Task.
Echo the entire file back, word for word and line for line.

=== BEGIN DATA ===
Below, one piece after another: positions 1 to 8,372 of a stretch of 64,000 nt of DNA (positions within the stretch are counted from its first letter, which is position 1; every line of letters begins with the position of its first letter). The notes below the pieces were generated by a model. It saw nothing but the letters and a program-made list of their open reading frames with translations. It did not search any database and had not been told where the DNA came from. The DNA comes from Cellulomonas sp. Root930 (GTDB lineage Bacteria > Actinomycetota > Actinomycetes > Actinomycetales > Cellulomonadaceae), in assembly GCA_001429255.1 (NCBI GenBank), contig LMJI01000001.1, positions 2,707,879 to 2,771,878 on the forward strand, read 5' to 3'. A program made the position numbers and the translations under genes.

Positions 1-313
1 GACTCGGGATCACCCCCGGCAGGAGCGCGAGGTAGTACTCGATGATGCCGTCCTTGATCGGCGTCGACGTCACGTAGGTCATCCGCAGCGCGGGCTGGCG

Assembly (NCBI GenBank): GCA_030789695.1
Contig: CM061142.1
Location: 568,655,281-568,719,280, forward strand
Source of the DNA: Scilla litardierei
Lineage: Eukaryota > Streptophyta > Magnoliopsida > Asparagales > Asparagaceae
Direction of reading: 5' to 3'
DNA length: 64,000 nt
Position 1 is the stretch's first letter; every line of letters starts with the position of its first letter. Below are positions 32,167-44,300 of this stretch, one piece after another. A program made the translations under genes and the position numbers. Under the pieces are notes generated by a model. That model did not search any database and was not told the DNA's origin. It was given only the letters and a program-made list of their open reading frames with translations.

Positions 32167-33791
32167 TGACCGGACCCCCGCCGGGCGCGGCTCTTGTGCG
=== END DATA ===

Below, one piece after another: positions 1 to 8,372 of a stretch of 64,000 nt of DNA (positions within the stretch are counted from its first letter, which is position 1; every line of letters begins with the position of its first letter). The notes below the pieces were generated by a model. It saw nothing but the letters and a program-made list of their open reading frames with translations. It did not search any database and had not been told where the DNA came from. The DNA comes from Cellulomonas sp. Root930 (GTDB lineage Bacteria > Actinomycetota > Actinomycetes > Actinomycetales > Cellulomonadaceae), in assembly GCA_001429255.1 (NCBI GenBank), contig LMJI01000001.1, positions 2,707,879 to 2,771,878 on the forward strand, read 5' to 3'. A program made the position numbers and the translations under genes.

Positions 1-313
1 GACTCGGGATCACCCCCGGCAGGAGCGCGAGGTAGTACTCGATGATGCCGTCCTTGATCGGCGTCGACGTCACGTAGGTCATCCGCAGCGCGGGCTGGCG

Assembly (NCBI GenBank): GCA_030789695.1
Contig: CM061142.1
Location: 568,655,281-568,719,280, forward strand
Source of the DNA: Scilla litardierei
Lineage: Eukaryota > Streptophyta > Magnoliopsida > Asparagales > Asparagaceae
Direction of reading: 5' to 3'
DNA length: 64,000 nt
Position 1 is the stretch's first letter; every line of letters starts with the position of its first letter. Below are positions 32,167-44,300 of this stretch, one piece after another. A program made the translations under genes and the position numbers. Under the pieces are notes generated by a model. That model did not search any database and was not told the DNA's origin. It was given only the letters and a program-made list of their open reading frames with translations.

Positions 32167-33791
32167 TGACCGGACCCCCGCCGGGCGCGGCTCTTGTGCG